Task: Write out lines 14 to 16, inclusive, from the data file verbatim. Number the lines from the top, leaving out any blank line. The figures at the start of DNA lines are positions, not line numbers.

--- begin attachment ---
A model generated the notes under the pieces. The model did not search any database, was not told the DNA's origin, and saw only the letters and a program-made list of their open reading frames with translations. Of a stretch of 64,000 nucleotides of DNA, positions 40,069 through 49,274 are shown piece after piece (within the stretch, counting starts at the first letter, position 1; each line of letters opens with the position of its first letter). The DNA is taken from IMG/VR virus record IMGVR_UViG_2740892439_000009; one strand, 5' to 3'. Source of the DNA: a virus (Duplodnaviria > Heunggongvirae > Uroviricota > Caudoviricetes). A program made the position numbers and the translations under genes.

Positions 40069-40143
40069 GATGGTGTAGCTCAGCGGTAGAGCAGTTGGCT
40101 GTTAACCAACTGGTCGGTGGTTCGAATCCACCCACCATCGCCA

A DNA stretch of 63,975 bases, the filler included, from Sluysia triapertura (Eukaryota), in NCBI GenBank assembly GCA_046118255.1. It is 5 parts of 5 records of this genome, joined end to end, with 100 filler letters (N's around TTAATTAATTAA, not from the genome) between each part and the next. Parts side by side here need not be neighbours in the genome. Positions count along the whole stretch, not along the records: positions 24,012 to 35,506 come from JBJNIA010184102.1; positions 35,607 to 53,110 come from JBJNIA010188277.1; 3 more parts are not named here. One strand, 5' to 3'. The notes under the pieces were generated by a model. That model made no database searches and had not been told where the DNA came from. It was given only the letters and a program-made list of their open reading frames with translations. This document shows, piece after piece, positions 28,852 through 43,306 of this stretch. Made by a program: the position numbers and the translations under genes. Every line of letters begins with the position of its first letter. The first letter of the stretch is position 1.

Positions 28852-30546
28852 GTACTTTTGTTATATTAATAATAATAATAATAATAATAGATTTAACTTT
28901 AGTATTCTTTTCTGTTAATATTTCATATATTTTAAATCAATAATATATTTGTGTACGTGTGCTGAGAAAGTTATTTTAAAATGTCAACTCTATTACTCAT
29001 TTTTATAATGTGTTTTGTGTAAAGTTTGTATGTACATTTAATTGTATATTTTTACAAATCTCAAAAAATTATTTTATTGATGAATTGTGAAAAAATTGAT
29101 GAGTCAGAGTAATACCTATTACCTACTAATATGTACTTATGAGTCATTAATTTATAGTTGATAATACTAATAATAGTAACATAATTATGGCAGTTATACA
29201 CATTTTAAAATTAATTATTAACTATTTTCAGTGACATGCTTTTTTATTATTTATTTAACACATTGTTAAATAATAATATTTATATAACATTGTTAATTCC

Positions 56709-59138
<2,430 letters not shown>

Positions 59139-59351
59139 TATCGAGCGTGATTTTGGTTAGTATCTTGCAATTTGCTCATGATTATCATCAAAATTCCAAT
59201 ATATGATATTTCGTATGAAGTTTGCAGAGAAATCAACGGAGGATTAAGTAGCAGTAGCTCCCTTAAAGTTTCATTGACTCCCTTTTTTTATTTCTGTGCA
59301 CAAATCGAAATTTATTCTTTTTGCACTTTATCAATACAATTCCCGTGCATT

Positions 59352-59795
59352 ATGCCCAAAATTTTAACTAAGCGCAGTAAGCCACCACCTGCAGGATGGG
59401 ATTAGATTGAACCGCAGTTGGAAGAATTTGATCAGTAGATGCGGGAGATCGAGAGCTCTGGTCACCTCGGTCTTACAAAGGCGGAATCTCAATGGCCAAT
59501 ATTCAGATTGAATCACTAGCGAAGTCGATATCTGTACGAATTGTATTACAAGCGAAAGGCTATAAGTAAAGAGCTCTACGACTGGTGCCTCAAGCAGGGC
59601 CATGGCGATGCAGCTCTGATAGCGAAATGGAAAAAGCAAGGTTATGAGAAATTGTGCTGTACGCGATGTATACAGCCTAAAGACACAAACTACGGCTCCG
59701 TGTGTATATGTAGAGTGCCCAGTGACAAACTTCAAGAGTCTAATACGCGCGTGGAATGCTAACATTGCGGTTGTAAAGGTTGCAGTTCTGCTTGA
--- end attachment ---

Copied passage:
Positions 59139-59351
59139 TATCGAGCGTGATTTTGGTTAGTATCTTGCAATTTGCTCATGATTATCATCAAAATTCCAAT
59201 ATATGATATTTCGTATGAAGTTTGCAGAGAAATCAACGGAGGATTAAGTAGCAGTAGCTCCCTTAAAGTTTCATTGACTCCCTTTTTTTATTTCTGTGCA